Inside Self-Storage is part of the Informa Markets Division of Informa PLC

This site is operated by a business or businesses owned by Informa PLC and all copyright resides with them. Informa PLC's registered office is 5 Howick Place, London SW1P 1WG. Registered in England and Wales. Number 8860726.

Funnel-Flywheel.jpg

The Self-Storage Sales and Marketing Process: From Funnel to Flywheel

While many self-storage operators have taken a funnel approach to their sales and marketing in the past, it’s time to retire this method. The flywheel technique keeps the focus on the customer and feeds business momentum.

September 2018 marked the end of an era for many marketers, one that can be punctuated by this quote from Alexander Graham Bell, “When one door closes, another opens; but we often look so long and so regretfully upon the closed door that we do not see the one which has opened for us.” What the heck am I talking about? The major shift in how we, as self-storage marketers, salespeople and facility operators need to approach our customer sales cycle—a move from the funnel to the flywheel.

A funnel is a tube or pipe that’s wide at the top and narrow at the bottom, used for guiding a substance into or out of a small opening. Conversely, a flywheel is a large rotating wheel used to maintain momentum and smooth engine operation. How do they relate to self-storage marketing and sales? Let’s explore how the paradigms work, how they differ, and why you need to embrace the flywheel in your self-storage operation.

Time to Retire the Funnel

Besides being useful in kitchens and chem labs, a funnel is also a sales strategy. Why do marketing and sales teams embrace it? It offers a clear visual of the customer journey, representing the phases through which a company moves buyers toward a purchase.

Traditionally, the sales funnel has been broken into four stages: awareness (at the wide mouth), interest, decision and action (at the bottom). In some cases, loyalty and advocacy may be added to the bottom. In others, the bottom is simply “rinse and repeat”—start the process over with another potential customer.

The top is wide and represents awareness or potential new leads. In this stage, the customer might visit your website, read your blog or complete a form to find out more information. This is the “getting to know you” stage.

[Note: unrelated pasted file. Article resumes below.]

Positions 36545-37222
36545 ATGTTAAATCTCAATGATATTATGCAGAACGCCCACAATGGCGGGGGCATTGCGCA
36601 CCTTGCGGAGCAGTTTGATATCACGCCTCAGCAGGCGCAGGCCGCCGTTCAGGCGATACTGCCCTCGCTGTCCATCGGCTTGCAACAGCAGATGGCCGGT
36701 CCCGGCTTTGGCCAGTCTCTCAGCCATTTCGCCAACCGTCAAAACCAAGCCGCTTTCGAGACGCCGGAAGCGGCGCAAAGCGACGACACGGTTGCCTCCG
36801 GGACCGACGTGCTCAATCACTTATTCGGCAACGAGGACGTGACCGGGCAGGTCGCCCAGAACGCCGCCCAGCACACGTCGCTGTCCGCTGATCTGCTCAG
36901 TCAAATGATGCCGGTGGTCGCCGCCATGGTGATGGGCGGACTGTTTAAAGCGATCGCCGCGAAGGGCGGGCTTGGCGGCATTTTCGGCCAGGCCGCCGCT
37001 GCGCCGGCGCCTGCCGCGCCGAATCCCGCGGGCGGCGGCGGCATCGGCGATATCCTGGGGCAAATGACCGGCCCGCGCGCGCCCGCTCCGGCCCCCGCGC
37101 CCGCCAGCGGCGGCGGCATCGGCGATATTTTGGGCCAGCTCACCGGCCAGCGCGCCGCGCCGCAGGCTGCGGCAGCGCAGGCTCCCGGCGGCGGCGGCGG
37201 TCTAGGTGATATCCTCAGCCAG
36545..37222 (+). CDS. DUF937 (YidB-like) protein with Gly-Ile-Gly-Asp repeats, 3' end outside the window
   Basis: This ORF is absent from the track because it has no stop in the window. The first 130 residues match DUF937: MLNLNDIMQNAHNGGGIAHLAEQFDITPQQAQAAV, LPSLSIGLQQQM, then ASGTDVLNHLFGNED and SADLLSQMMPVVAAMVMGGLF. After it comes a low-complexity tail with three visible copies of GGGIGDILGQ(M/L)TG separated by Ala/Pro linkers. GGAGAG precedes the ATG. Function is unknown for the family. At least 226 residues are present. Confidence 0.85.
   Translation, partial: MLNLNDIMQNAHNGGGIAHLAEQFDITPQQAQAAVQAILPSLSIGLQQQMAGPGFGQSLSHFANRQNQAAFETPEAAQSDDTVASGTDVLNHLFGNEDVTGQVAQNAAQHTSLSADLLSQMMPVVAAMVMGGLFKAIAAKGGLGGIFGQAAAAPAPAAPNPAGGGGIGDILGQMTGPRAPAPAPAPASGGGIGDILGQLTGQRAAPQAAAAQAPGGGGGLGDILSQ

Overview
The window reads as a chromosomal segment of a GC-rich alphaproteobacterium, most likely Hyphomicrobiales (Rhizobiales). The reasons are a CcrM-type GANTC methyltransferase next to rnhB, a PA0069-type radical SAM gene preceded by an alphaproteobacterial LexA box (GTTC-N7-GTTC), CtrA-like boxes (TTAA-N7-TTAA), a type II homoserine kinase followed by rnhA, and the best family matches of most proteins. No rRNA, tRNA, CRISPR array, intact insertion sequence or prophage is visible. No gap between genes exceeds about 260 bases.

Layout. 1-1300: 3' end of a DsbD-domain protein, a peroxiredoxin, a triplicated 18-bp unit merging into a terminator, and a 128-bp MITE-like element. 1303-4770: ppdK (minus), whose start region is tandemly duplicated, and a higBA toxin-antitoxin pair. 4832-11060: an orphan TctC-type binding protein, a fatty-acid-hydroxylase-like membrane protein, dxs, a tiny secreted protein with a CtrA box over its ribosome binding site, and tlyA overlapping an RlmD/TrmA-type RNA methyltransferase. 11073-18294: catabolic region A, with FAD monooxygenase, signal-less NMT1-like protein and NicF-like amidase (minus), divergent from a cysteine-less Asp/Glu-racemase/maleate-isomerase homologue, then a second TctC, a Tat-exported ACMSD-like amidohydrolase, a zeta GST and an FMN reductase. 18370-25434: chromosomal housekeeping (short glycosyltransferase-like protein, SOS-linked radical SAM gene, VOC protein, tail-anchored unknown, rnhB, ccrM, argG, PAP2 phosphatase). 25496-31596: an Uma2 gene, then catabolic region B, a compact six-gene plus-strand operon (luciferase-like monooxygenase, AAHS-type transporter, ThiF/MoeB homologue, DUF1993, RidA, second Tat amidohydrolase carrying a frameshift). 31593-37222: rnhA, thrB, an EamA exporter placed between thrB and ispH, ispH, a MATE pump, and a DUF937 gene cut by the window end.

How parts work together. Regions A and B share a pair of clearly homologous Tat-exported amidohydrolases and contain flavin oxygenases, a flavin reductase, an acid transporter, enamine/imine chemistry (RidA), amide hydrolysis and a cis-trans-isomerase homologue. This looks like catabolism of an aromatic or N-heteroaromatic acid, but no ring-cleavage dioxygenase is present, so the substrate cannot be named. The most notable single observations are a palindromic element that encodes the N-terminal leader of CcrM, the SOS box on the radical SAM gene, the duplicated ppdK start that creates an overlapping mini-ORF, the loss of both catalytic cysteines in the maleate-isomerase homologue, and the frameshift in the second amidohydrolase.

The funnel narrows as customers enter the interest stage. Now, they might download a coupon or reserve a storage unit. They’re on the verge of becoming a paying customer. If the drop-off at this level is high, we call it a “low conversion rate.” We might think we need to test a new sales process, lower our prices or potentially replace underperforming managers. The truth is only a small percentage of prospects will pass through to the action stage.

In the funnel, your company teams are also siloed. Marketing works to attract leads, sales works to turn leads into paying customers, and service or support works to maintain those relationships. That’s generally where the customer experience stops. Often, companies will drop a prospect right back through the funnel because that’s the only process they have in place. But does that really make for the best customer experience?

The funnel loses energy. Many customers come in, many filter out. Very few emerge as paying tenants; and when they do, we don’t make them part of the process to gain others. There’s very little room left for repeat business or advocacy. For these reasons, there’s recently been a lot of discussion about whether the sales funnel is an adequate representation of the customer journey in an evolving marketplace. Hence, the flywheel concept is catching on.

Say Hello to the Flywheel